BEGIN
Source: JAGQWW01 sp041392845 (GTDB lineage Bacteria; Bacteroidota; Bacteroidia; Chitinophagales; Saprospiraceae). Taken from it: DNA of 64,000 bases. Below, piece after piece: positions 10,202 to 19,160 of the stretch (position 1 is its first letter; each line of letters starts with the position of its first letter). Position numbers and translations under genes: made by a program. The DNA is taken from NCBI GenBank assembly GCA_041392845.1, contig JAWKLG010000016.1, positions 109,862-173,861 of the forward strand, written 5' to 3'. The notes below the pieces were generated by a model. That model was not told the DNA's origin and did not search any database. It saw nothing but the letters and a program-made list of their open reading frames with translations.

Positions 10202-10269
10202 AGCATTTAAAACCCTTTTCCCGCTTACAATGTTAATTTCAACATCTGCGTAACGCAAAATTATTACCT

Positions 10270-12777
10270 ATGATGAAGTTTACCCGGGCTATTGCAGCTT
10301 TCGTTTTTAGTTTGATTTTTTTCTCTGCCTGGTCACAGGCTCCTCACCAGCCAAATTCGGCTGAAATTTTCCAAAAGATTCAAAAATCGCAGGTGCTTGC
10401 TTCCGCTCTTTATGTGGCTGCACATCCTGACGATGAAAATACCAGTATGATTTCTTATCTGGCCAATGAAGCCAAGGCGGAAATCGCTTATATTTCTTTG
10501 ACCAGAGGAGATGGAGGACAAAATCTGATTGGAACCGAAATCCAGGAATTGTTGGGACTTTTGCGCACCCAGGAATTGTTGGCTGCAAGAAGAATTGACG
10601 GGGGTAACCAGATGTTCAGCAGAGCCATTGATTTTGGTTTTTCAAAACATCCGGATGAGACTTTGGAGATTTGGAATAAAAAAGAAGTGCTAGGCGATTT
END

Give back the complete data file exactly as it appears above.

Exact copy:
Source: JAGQWW01 sp041392845 (GTDB lineage Bacteria; Bacteroidota; Bacteroidia; Chitinophagales; Saprospiraceae). Taken from it: DNA of 64,000 bases. Below, piece after piece: positions 10,202 to 19,160 of the stretch (position 1 is its first letter; each line of letters starts with the position of its first letter). Position numbers and translations under genes: made by a program. The DNA is taken from NCBI GenBank assembly GCA_041392845.1, contig JAWKLG010000016.1, positions 109,862-173,861 of the forward strand, written 5' to 3'. The notes below the pieces were generated by a model. That model was not told the DNA's origin and did not search any database. It saw nothing but the letters and a program-made list of their open reading frames with translations.

Positions 10202-10269
10202 AGCATTTAAAACCCTTTTCCCGCTTACAATGTTAATTTCAACATCTGCGTAACGCAAAATTATTACCT

Positions 10270-12777
10270 ATGATGAAGTTTACCCGGGCTATTGCAGCTT
10301 TCGTTTTTAGTTTGATTTTTTTCTCTGCCTGGTCACAGGCTCCTCACCAGCCAAATTCGGCTGAAATTTTCCAAAAGATTCAAAAATCGCAGGTGCTTGC
10401 TTCCGCTCTTTATGTGGCTGCACATCCTGACGATGAAAATACCAGTATGATTTCTTATCTGGCCAATGAAGCCAAGGCGGAAATCGCTTATATTTCTTTG
10501 ACCAGAGGAGATGGAGGACAAAATCTGATTGGAACCGAAATCCAGGAATTGTTGGGACTTTTGCGCACCCAGGAATTGTTGGCTGCAAGAAGAATTGACG
10601 GGGGTAACCAGATGTTCAGCAGAGCCATTGATTTTGGTTTTTCAAAACATCCGGATGAGACTTTGGAGATTTGGAATAAAAAAGAAGTGCTAGGCGATTT